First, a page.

In Black and White
Phyllis I Lyons
In Black and White is a reasonably early work of the 20th century Japanese literary master, Junichiro Tanizaki. Written concurrently with both Quicksand and Some Prefer Nettles, this work received much less attention and has only been available in English since January 2018, and not easily obtainable even in the original Japanese.
Is there a reason for this? Possibly a few. Although it certainly holds importance, much of that importance is connected to literary theory of that moment, which might go right over many readers heads. (The explanatory essay included at the end of this work will help a lot, and in some ways I wish there was a more vague non-spoiler essay at the beginning to help a bit more). However, if you are widely read, not even specifically in Japanese, it should be no trouble to pick up on the fact that this book is Tanizaki's argument for and against certain literary styles and criticisms.
So, we have the story, (which is a bit of a whirlwind and often simply an excuse for pondering the main theories of our writer, both the character of Mizuno and Tanizaki himself) where Mizuno, a sad sack of a magazine writer, divorced, alone and poor, awakens to realize that he has made a serious typo.
His latest work, a tale of perfect murder, was sent to the publishers with the name of the victim misspelled a few times. No big deal surely, except that the misspelling was a slip on Mizuno's part, where he wrote the name of a real man in place of the murder victim.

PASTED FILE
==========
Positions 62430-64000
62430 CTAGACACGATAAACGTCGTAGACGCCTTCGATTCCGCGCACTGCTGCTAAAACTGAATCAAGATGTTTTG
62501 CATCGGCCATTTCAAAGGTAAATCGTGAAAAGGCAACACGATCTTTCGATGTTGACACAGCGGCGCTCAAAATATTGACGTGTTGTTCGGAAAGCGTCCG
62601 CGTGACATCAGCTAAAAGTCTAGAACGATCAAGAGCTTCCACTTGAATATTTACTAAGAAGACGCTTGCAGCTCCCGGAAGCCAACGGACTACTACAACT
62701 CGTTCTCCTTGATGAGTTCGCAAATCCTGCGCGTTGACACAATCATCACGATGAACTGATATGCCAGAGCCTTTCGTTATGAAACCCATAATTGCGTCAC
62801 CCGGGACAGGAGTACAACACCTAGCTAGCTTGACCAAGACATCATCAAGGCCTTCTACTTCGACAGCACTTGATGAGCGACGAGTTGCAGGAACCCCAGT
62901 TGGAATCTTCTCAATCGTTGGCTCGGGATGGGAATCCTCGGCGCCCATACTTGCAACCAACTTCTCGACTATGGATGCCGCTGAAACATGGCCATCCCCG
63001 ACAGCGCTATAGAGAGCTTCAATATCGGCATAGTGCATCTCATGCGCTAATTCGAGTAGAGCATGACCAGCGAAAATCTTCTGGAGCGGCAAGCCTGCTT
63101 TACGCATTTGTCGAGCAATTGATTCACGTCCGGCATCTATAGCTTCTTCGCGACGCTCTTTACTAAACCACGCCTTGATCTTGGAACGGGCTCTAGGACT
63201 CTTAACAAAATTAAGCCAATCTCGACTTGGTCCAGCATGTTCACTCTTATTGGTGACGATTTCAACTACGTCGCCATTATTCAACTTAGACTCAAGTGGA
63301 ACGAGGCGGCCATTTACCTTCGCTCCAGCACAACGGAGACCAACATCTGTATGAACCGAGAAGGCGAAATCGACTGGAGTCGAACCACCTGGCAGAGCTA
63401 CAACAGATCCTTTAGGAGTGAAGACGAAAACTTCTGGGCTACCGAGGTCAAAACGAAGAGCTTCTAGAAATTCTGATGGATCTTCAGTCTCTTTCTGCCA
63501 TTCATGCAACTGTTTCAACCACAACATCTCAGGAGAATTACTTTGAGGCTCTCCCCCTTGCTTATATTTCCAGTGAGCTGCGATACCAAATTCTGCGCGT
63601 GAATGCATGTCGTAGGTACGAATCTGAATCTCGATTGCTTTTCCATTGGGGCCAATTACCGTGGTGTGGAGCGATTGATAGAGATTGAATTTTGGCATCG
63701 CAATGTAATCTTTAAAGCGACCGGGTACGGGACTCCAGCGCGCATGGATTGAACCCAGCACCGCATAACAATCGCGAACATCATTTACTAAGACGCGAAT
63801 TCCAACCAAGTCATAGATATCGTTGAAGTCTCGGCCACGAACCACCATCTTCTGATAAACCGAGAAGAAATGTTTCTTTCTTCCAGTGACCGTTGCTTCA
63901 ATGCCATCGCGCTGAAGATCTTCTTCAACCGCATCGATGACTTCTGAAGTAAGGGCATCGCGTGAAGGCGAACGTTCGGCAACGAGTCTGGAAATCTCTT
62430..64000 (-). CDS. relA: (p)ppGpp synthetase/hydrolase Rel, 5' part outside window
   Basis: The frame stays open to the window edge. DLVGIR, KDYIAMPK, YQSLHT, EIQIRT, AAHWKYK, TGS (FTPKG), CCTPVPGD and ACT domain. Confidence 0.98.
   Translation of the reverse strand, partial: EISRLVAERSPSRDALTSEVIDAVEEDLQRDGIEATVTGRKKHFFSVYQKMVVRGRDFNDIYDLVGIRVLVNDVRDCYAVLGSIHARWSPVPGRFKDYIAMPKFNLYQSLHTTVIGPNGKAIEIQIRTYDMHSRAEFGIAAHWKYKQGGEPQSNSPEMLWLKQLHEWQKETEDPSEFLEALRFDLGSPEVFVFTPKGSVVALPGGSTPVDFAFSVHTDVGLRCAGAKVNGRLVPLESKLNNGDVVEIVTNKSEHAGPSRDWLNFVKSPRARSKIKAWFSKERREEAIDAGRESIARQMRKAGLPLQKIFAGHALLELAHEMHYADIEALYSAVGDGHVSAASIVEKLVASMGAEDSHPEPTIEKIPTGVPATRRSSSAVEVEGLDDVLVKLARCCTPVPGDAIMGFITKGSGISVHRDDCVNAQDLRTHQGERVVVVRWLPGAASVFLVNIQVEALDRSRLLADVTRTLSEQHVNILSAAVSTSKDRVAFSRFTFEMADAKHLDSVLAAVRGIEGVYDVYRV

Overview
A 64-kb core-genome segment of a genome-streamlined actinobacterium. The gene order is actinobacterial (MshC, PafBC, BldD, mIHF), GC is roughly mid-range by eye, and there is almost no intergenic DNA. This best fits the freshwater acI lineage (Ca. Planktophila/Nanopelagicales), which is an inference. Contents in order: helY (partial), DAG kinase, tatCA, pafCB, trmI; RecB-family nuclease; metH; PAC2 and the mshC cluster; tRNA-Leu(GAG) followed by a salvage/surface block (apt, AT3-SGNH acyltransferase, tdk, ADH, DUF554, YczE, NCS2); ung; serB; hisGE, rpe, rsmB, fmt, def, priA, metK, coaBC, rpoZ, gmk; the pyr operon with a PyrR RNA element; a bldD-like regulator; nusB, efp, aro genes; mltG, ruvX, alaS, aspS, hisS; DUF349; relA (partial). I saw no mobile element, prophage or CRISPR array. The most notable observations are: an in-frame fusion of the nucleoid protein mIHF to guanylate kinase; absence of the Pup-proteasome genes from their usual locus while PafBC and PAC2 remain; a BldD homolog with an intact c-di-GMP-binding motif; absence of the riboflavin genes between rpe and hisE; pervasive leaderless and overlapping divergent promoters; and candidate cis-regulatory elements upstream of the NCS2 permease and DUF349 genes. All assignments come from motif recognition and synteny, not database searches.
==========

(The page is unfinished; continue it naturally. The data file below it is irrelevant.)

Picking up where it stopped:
OK, so what does that mean? Well, since the murderer was a writer, and the victim based on a real person, that might come up the next time they meet. Embarrassing surely, but Mizuno takes it immediately further by assuming that surely, now, someone will kill the model for his victim character and of course that will mean he will hang for the murder he will not commit.
This sends on a tale of fear, paranoia, sex, blurred reality and pure noir. I couldn't help but picture Mizuno living in black and white (the title helps), every room must be smokey, dirty, and every person suspicious.
The rest of the plot is not worth giving away, only to say that Tanizaki uses everything to emphasis his points of view on writing and criticism and that the final essay included paints a beautiful and sad explanation of the days leading up to the suicide of Ryunosuke Atukagawa (whose wonderful Kappa will be reviewed here someday).
So, this is an interesting work, for the genius of Tanizaki's writing and thinking, as well as for the amazing fact that it is quite different from so much of his other writing. Recommended for anyone with a bit of literary background, Japanese or otherwise.
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Diary of a Mad Old Man